BACKGROUND: Development of the cerebral cortex requires highly specific spatio-temporal regulation of gene expression. It is proposed that transcriptome profiling of the cerebral cortex at various developmental time points or regions will reveal candidate genes and associated molecular pathways involved in cerebral corticogenesis. RESULTS: Serial analysis of gene expression (SAGE) libraries were constructed from C57BL/6 mouse cerebral cortices of age embryonic day (E) 15.5, E17.5, postnatal day (P) 1.5 and 4 to 6 months. Hierarchical clustering analysis of 561 differentially expressed transcripts showed regionalized, stage-specific and co-regulated expression profiles. SAGE expression profiles of 70 differentially expressed transcripts were validated using quantitative RT-PCR assays. Ingenuity pathway analyses of validated differentially expressed transcripts demonstrated that these transcripts possess distinctive functional properties related to various stages of cerebral corticogenesis and human neurological disorders. Genomic clustering analysis of the differentially expressed transcripts identified two highly transcribed genomic loci, Sox4 and Sox11, during embryonic cerebral corticogenesis. These loci feature unusual overlapping sense and antisense transcripts with alternative polyadenylation sites and differential expression. The Sox4 and Sox11 antisense transcripts were highly expressed in the brain compared to other mouse organs and are differentially expressed in both the proliferating and differentiating neural stem/progenitor cells and P19 (embryonal carcinoma) cells. CONCLUSIONS: We report validated gene expression profiles that have implications for understanding the associations between differentially expressed transcripts, novel targets and related disorders pertaining to cerebral corticogenesis. The study reports, for the first time, spatio-temporally regulated Sox4 and Sox11 antisense transcripts in the brain, neural stem/progenitor cells and P19 cells, suggesting they have an important role in cerebral corticogenesis and neuronal/glial cell differentiation.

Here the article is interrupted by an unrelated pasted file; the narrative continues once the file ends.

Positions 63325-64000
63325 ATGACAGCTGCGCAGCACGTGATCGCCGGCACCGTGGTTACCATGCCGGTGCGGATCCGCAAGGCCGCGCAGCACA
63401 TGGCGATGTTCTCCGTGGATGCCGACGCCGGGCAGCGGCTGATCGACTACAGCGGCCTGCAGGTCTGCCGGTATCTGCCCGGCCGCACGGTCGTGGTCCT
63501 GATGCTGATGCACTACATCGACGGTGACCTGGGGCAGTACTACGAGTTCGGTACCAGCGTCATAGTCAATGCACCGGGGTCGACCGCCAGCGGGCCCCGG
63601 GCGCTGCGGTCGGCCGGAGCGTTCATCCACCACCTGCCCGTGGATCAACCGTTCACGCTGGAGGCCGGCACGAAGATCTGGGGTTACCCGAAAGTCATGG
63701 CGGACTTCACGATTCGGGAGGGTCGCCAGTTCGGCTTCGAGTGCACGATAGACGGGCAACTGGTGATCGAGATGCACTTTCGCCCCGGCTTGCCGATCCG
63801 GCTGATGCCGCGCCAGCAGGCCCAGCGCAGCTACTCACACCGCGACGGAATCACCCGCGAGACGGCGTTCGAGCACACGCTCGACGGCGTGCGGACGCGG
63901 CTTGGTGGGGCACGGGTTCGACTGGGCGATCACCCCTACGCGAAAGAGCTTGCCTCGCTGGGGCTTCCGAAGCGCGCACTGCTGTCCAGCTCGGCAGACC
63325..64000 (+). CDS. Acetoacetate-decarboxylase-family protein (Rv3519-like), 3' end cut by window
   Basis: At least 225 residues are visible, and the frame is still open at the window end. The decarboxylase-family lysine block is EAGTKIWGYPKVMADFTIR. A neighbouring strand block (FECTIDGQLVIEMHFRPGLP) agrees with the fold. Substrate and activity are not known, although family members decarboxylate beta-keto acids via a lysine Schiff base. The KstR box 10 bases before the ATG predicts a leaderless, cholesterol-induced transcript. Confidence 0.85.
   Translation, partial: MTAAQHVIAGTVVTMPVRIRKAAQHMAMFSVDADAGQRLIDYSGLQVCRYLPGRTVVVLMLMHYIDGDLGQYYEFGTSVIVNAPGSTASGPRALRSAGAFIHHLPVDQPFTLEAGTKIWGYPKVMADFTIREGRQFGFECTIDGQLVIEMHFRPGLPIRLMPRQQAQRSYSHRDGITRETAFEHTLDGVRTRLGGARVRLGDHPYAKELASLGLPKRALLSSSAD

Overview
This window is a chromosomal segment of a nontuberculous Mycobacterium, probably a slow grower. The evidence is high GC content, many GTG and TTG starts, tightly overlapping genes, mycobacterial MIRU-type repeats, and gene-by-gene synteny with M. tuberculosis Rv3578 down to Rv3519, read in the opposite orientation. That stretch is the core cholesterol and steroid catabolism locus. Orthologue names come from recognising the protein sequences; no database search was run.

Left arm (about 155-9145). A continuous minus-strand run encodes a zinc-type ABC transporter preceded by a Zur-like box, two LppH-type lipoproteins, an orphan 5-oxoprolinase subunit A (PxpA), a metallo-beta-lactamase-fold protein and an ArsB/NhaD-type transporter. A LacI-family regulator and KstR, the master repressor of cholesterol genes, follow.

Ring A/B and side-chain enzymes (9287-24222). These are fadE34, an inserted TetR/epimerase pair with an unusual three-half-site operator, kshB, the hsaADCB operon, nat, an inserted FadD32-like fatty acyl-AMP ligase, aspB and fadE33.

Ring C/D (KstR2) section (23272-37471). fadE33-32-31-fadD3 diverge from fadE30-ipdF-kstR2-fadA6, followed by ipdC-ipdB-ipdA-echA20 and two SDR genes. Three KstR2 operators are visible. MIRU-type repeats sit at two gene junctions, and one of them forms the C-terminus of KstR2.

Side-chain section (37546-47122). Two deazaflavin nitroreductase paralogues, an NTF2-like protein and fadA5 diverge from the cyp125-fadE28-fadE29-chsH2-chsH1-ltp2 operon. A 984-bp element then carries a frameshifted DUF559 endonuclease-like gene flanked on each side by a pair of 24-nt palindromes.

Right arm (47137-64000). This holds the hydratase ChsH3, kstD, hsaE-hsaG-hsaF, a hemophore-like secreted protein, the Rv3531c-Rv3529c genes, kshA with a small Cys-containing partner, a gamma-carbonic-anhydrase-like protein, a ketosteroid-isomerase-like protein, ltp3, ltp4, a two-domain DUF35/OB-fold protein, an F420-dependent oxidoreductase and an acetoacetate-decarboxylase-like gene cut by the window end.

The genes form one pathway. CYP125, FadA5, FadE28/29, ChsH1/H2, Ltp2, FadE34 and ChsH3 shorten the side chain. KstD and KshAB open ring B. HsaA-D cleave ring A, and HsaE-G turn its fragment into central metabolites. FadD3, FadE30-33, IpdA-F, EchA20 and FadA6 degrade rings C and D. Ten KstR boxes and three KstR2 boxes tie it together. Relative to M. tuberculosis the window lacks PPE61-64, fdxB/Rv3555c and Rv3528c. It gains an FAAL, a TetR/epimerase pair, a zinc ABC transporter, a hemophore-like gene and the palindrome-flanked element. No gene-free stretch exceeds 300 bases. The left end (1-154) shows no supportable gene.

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    Integrative analysis of RUNX1 downstream pathways and target genes